The AIA's new coronavirus pandemic task force—launched March 26 to help inform public officials, healthcare facility managers, and architects on adapting existing buildings into temporary medical sites—is now asking architects, designers, and engineers to share their knowledge about the design of alternative healthcare facilities. The COVID-19 ArchMap, which came online Friday, April 3, allows users to contribute to the AIA's growing database of information.
Read the full statement published by the organization:
“An American Institute of Architects (AIA) task force is asking architects, designers, engineers and facility owners around the globe to provide design information on COVID-19 alternative healthcare sites for a new online resource launching today.
AIA’s task force has created the online tool to facilitate information sharing and the development of best practices for responding to COVID-19 and future pandemics. As part of the new online resource, architects, designers, engineers and facility managers worldwide can input information on alternative care sites into AIA's survey. Information will appear on the COVID-19 ArchMap, which was produced in partnership with the Kansas University Institute of Health + Wellness Design. The task force developed this tool to catalog current public health and healthcare facility response and to serve as a research database moving forward.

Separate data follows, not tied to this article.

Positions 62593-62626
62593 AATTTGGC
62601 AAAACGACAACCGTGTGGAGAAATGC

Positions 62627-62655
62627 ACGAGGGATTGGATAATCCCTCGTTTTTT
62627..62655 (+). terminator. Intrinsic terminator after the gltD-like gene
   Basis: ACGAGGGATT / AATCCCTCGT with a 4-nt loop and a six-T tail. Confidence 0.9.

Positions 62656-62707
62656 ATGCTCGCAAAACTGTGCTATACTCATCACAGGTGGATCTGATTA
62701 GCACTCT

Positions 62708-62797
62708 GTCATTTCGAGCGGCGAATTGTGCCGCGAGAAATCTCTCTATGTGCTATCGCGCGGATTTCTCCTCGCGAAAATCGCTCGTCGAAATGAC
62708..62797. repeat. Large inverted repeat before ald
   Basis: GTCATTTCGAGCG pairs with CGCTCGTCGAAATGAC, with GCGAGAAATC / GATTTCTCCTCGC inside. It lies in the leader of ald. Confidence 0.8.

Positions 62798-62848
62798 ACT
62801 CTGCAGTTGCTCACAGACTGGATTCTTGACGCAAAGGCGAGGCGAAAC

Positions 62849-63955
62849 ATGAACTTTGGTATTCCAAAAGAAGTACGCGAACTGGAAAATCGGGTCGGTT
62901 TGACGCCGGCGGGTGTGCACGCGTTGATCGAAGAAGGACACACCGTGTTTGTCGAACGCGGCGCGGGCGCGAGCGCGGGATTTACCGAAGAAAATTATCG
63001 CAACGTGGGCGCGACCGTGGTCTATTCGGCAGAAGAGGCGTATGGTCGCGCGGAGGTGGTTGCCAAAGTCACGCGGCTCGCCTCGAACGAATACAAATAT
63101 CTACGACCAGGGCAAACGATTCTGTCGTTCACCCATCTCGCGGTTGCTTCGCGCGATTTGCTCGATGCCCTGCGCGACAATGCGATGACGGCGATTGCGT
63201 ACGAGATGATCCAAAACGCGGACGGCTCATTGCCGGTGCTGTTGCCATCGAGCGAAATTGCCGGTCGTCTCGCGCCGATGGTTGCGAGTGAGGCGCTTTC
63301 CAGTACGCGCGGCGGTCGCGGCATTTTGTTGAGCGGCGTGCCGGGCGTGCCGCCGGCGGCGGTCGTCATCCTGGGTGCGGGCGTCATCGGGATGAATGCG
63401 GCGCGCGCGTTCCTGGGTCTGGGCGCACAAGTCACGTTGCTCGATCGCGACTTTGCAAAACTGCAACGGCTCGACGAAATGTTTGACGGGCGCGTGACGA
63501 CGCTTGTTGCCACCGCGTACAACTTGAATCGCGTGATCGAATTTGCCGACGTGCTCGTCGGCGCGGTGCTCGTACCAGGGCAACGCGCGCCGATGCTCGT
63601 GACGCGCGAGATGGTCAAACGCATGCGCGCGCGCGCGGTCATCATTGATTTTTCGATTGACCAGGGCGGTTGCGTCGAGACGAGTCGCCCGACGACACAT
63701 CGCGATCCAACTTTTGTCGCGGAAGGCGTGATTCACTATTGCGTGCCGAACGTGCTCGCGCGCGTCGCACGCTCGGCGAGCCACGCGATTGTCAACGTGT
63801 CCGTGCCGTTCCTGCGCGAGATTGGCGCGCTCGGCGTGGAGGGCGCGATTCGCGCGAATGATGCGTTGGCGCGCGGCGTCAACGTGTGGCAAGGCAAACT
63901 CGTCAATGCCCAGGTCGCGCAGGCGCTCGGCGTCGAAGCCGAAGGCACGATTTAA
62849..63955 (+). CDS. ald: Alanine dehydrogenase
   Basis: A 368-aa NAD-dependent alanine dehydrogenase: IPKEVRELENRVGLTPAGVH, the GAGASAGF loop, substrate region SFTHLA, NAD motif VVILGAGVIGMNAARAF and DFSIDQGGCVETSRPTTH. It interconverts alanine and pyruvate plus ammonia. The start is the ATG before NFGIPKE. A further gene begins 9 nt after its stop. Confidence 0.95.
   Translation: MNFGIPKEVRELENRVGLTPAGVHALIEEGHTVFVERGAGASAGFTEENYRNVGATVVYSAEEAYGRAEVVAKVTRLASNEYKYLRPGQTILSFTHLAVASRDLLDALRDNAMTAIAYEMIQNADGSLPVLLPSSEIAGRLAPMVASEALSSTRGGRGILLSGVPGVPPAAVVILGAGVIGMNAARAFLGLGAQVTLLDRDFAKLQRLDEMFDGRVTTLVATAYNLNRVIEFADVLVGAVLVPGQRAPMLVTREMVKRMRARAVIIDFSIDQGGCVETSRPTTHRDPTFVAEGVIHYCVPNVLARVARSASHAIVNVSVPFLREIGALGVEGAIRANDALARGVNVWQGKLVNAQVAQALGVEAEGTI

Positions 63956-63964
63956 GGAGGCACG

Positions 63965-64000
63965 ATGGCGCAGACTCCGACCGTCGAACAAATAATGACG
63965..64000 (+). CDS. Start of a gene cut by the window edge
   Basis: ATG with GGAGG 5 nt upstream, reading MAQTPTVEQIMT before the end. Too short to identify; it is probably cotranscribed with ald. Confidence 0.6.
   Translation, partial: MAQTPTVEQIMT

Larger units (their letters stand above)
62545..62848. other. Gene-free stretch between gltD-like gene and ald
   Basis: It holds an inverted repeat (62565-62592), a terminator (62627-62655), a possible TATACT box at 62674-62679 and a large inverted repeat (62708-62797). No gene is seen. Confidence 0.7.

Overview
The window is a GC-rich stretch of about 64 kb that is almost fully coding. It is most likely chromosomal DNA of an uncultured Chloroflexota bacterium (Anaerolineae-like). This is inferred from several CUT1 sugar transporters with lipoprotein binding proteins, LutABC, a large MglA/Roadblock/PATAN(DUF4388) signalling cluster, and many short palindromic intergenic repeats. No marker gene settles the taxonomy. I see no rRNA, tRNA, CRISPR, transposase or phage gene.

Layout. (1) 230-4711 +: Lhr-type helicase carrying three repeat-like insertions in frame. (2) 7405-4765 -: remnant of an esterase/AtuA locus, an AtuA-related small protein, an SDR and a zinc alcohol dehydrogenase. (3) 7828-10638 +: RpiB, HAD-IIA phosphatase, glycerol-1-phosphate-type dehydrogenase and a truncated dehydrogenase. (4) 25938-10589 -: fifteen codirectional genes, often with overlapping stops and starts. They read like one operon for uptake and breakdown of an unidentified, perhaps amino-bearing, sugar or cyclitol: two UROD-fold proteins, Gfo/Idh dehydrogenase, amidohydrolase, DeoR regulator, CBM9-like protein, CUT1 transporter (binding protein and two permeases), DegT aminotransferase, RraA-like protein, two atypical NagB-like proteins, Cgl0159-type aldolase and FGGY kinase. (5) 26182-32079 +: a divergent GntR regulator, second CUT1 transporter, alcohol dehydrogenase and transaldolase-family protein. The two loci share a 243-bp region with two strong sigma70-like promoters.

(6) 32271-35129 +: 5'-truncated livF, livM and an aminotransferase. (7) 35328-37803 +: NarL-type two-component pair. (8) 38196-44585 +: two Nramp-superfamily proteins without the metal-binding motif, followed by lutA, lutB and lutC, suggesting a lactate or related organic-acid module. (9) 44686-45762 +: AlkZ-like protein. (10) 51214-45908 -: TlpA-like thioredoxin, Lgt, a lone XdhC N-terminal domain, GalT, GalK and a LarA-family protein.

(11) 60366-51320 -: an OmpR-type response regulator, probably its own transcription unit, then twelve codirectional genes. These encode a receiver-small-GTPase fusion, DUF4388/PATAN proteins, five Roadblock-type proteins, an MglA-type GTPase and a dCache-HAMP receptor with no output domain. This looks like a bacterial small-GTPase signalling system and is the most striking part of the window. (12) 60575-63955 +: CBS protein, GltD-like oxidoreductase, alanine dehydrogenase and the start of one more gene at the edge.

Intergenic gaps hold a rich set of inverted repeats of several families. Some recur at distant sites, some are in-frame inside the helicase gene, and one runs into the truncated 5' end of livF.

Additionally, the task force is currently creating a preparedness assessment tool to assist individuals—who are not experienced healthcare designers—with evaluating buildings for alternative healthcare operations in a non-healthcare setting during the COVID-19 response. The tool will include a variety of considerations in a checklist format for whether a site is appropriate to be an alternative care site.
AIA’s task force—announced last week—is comprised of architects with a wide range of expertise, including healthcare facility design, urban design, public health and disaster assistance.
AIA is encouraging federal, state and local governments to adapt appropriate existing—and especially vacant or temporarily unused—buildings to meet the growing healthcare and quarantine needs resulting from the COVID-19 pandemic.
Visit AIA’s website for more COVID-19 resources for members.”
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